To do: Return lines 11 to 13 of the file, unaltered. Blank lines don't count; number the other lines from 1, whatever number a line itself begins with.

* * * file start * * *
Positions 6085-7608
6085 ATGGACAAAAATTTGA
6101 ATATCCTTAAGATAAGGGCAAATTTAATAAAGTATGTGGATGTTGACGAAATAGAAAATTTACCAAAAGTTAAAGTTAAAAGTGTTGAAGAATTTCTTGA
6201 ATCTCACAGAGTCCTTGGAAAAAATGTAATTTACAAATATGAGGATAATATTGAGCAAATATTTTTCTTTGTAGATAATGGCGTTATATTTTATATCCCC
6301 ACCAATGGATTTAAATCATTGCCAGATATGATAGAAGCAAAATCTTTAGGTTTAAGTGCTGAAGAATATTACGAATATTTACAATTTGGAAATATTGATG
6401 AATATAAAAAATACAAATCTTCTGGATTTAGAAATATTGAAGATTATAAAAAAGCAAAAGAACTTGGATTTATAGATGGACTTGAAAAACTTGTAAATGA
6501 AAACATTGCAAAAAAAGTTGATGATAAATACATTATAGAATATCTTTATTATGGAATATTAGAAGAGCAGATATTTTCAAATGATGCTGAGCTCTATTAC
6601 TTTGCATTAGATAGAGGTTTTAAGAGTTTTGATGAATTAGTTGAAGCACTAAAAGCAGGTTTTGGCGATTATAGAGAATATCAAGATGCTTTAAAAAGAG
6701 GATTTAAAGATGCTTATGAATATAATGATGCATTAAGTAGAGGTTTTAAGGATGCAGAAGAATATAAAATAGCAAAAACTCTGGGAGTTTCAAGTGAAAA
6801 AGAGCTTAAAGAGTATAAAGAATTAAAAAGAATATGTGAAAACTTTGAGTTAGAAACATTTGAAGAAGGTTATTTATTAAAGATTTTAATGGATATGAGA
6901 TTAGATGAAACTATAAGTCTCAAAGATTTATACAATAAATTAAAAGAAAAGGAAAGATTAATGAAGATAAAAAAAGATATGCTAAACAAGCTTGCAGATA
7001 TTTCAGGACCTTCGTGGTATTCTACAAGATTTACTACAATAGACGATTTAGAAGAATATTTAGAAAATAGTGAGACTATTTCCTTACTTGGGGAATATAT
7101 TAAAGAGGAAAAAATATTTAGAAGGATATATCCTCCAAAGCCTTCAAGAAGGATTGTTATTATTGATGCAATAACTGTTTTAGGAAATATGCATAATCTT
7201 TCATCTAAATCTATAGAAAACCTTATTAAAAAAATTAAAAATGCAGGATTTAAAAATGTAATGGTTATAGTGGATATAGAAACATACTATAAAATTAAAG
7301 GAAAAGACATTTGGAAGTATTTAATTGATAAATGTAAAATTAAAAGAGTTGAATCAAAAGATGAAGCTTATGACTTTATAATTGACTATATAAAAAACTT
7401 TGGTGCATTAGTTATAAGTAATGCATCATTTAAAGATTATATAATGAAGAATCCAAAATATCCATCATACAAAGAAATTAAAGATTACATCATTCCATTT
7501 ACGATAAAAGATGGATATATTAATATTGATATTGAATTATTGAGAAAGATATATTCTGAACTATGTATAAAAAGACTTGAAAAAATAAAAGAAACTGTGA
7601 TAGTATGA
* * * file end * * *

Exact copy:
6901 TTAGATGAAACTATAAGTCTCAAAGATTTATACAATAAATTAAAAGAAAAGGAAAGATTAATGAAGATAAAAAAAGATATGCTAAACAAGCTTGCAGATA
7001 TTTCAGGACCTTCGTGGTATTCTACAAGATTTACTACAATAGACGATTTAGAAGAATATTTAGAAAATAGTGAGACTATTTCCTTACTTGGGGAATATAT
7101 TAAAGAGGAAAAAATATTTAGAAGGATATATCCTCCAAAGCCTTCAAGAAGGATTGTTATTATTGATGCAATAACTGTTTTAGGAAATATGCATAATCTT